Myer - this is not a defense of the South's slavery problem. If they had set an Emancipation date then the war would have went better for them.
The war between the states was largely about taxation and self determination.
The Union offered a continuation of slavery for a set period of time if the Confederacy came back.
The Union had four slave states in it -Missouri, Kentucky, Maryland, and Delaware and did absolutely nothing to end slavery in those states until the closing of the war and the final version of the 13th amendment.
On top of that - Read the Emancipation Proclamation - it excluded freeing slaves in territory that the Union held at that time. The Union held parts of Louisiana at the time of The Emancipation Proclamation, and those slaves were not freed until the end of the War.
In Sherman's Razing of the South - and the March to the sea he REFUSED to free slaves and turned them back to the care of the land owners.
The War might have been in part about freeing the slaves, but if you read archival data, many Norther papers leading up to and after the secession said they would not put up with losing the moneys that came into the Federal Coffers through imposts, duties, tariff's etc.
The "south", while being a large land mass was lightly populated compared to the north. While being a fraction of the population, they paid above 70% of what went into the Federal Government.
Only five percent of the Southern population owned slaves, something like only 2% owned large numbers. (Another case of the Wealthiest 2% causing most of the issues?)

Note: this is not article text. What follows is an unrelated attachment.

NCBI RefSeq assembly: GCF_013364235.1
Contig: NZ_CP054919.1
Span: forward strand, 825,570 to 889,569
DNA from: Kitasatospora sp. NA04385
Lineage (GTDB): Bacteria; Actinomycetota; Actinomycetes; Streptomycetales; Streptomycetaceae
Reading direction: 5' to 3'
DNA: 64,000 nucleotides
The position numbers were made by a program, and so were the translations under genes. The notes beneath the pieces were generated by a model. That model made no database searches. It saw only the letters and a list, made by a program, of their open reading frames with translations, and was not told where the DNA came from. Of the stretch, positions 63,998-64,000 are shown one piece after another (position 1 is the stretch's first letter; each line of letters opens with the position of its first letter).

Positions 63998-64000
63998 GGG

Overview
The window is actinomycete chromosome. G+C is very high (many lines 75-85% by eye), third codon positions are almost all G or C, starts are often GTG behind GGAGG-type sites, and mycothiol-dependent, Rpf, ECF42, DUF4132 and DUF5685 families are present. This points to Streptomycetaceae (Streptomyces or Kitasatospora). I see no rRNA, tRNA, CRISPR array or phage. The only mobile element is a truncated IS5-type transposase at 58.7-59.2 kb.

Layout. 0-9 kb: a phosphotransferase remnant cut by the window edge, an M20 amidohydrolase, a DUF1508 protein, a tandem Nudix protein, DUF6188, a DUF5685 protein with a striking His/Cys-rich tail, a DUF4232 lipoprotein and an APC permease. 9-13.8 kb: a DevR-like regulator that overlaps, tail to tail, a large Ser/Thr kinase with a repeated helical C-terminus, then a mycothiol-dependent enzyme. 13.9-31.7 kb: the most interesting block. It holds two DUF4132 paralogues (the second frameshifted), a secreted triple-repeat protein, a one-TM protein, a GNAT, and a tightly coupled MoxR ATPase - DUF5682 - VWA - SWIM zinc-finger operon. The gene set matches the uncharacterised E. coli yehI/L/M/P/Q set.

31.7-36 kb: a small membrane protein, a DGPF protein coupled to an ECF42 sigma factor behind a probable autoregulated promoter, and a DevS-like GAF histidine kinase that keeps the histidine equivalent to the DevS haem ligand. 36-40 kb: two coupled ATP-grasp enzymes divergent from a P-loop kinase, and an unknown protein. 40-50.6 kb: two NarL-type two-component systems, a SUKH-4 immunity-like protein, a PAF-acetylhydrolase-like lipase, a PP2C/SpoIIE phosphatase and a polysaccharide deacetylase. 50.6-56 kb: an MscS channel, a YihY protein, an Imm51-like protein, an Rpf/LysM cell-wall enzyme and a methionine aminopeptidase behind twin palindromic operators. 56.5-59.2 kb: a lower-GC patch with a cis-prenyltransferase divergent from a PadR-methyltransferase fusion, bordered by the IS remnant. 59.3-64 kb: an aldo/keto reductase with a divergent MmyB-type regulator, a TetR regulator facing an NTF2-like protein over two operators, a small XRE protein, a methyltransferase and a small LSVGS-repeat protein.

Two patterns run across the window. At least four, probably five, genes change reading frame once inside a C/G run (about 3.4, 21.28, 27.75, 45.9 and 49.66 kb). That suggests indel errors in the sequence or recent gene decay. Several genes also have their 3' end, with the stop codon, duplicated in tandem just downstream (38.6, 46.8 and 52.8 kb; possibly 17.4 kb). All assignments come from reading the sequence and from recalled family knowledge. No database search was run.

So 95% of the population did not own any slaves and had no dog in that fight.
Slightly above half of the Southern population wanted slavery to end - for reasons from moral reasons to self interest.
My Father's branch of the family arrived here after the war - and cousins of his branch were on both sides of the conflict - ancestors from my mom's side of the family fought on the Union side. So my stake in this argument isn't rooted in some ancestral memory of Dixie.
I view this as a cautionary tale, and an example of how 'Murrica did one thing right - by accident, really, and did more things wrong.
Virginia, North Carolina and Tennessee wished to be Neutral, and only joined the Confederacy when they were told they would have to provide conscripts and Militia and allow the Union forces to march across their states.
I would make the argument that if Southern States had not mentioned maintaining slavery as part of their Secession Declarations then a lot of the Union States would have been less inclined to participate. That's true because there were newspaper editorials in states like Ohio and Indiana that stated that the idea of the war was unpopular, and only palatable because they didn't like slavery.
Going into conjecture led by statements of the time - had the Confederacy set an emancipation date then countries like Great Britain would have sided with them, at least to the point of the Royal Navy protecting British Shipping into Southern Ports.
Lee, like Grant wasn't a slave owner per se but became one by marriage. (Grant married a Missouri daughter of a slaveowner)
On the flip side Grant, Sherman, Sheridan statements say they were fighting only for reunification, and thought the abolition movement was filled with idiots and crazy people.
If you look at actions of the Union army - long before Sherman's march through Georgia the notion of the War Between the states being waged for moral or humanitarian reasons is laughable.
If you surrender a civilization to avoid social disapproval, you should know that all of history will curse you for your cowardliness - Alice Teller
If John of Patmos would browse the internet today for half an hour, I don't know if the Book of Revelations would be entirely different or entirely the same.